The Lamb Inn, Shipton under Wychwood
The Lamb Inn, Shipton under Wychwood

The Wychwoods

There are three Wychwoods spread out along the Evenlode valley. The largest is Milton, the smallest is Ascott, famous as the home of the 'Ascott Martyrs'. The middle of three Wychwoods, both geographically and in size, is Shipton under Wychwood.

The town's name refers to the fact that it used to be 'under' the boughs of the ancient Royal Forest of Wychwood. Some remnants of the forest remain, around Ascott and nearby Leafield, but for the most part, this is open Oxfordshire farmland, with green fields separated by hedgerows and stone walls.

14th century Shaven Crown Inn
14th-century Shaven Crown Inn

Shipton was a royal manor prior to the Norman invasion. The village is based around a very large green. To the south of the green is the lovely 12th-century church of St Mary the Virgin. The church is built upon the site of a Saxon minster, but most of the current building is 13th century, with a lovely spire topping a gabled tower.

Within the church are marble monuments to the Reade family of Shipton Court, a 16th-century palimpsest, or reused brass memorial tablet, and a 15th-century font given by the Earls of Warwick. Click for further information on St Mary's church.

Beside the church is Old Prebendal House, a Grade 1 listed building that is now a care home. At the north end of the green is a pyramidal memorial to the 17 men, women, and children of Shipton who lost their lives in the wreck of the Cospatrick in 1874, while on their way to a new life in New Zealand.

Across the High Street from the green is The Shaven Crown, a 14th-century inn that claims to be among the ten oldest inns in England. This is, apparently, the only inn so named in all of England. The shaven crown, as the inn sign shows, refers to a monk's tonsure, a reference to the fact that the inn was founded by the monks of nearby Bruern Abbey.

The Abbey is no more, a victim of Henry VIII's Dissolution of the Monasteries, but its presence is recalled in a number of house and street names. For example, a cottage just a few doors away from the Shaven Crown is called 'Monk's Gate'.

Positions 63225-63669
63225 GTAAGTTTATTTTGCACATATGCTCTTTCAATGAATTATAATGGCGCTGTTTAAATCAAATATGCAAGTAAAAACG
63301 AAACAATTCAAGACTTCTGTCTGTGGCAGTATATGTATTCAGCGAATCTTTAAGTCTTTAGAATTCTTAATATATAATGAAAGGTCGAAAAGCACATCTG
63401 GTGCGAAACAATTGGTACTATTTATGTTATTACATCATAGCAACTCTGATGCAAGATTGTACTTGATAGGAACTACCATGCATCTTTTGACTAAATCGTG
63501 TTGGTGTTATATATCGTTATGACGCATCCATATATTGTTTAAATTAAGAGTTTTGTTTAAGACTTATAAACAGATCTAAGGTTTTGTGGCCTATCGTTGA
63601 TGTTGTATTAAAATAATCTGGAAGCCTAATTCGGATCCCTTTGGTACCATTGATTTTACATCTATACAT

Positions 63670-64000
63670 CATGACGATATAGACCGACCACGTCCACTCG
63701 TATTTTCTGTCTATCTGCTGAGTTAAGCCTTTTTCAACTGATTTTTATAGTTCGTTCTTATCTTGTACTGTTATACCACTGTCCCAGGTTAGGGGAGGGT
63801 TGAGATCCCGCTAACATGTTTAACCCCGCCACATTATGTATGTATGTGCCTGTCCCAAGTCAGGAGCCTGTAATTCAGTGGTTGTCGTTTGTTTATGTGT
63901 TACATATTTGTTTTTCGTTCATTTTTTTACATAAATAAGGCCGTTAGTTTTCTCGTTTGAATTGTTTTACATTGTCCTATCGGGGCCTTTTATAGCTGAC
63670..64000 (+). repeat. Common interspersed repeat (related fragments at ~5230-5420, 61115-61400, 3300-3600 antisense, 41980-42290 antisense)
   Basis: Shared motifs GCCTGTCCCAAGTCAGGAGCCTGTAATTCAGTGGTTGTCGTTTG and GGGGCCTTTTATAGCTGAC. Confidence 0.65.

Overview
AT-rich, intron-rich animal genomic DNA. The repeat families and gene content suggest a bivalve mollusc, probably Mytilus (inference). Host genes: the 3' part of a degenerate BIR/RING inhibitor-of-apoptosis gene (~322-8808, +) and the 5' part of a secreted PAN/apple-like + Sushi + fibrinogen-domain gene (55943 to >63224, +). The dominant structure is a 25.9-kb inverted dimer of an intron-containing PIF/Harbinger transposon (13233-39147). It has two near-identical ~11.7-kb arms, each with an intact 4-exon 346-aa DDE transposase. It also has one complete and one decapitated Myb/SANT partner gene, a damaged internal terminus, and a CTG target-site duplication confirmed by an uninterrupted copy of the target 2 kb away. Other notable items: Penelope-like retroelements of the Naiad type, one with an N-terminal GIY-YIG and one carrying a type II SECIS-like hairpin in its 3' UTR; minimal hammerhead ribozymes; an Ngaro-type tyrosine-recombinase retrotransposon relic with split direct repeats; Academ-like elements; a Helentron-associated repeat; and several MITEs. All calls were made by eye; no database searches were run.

Shipton Court Elizabethan manor
Shipton Court, one of the finest
Elizabethan manors in the country

Back to The Shaven Crown. Its original purpose was as a hospice for the poor, and as accommodation for pilgrims visiting the Abbey. After the Dissolution, the inn was claimed by the crown and was used as a hunting lodge by Elizabeth I.

The Crown then returned the building to the village of Shipton, with the interesting proviso that it must operate as an inn, with the proceeds to be given to the poor. It retains its original 14th-century gateway and many original interior features.

Walking up the High Street from the green, you come to a high wall, and then to ornamented gates. This is Shipton Court, a lovely Elizabethan manor, one of the largest in England, and still in use as a private residence. The house was begun in 1603 by Sir Rowland de Lacy. Several subsequent owners of Shipton Court have monuments in the church.

Just a few steps from Shipton Court is The Lamb Inn, a lovely old building of Cotswold stone. The inn, which offers luxury accommodation, dates back to 1580. The Oxfordshire Way trail passes near the village, but a newer signposted trail, the Wychwood Way, creates a 40-mile circular path following public rights of way through the old Royal Forest of Wychwood.

About Shipton under Wychwood
Address: Shipton under Wychwood, Cotswolds, Oxfordshire, England
Attraction Type: Village
Location: On the A361, 4 miles north of Burford
Location map
OS: SP279180
Photo Credit: David Ross and Britain Express


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12th century (Time Period) - 13th century (Time Period) - 14th century (Time Period) - 15th century (Time Period) - 16th century (Time Period) - brass (Historical Reference) - Elizabeth I (Person) - Elizabethan (Architecture) - Henry VIII (Person) - Norman (Architecture) - Saxon (Time Period) -


Heritage Rated from 1- 5 (low to exceptional) on historic interest

Shipton under Wychwood, St Mary the Virgin - 0 miles (Historic Church) Heritage Rating

Shorthampton, All Saints - 3.3 miles (Historic Church) Heritage Rating

Bledington, St Leonards - 3.5 miles (Historic Church) Heritage Rating

Swinbrook, St Mary the Virgin - 3.7 miles (Historic Church) Heritage Rating

Churchill, All Saints Church - 3.7 miles (Historic Church) Heritage Rating

Widford, St Oswald's Church - 3.7 miles (Historic Church) Heritage Rating

Burford, St John the Baptist - 3.9 miles (Historic Church) Heritage Rating

Taynton, St John the Evangelist - 4 miles (Historic Church) Heritage Rating

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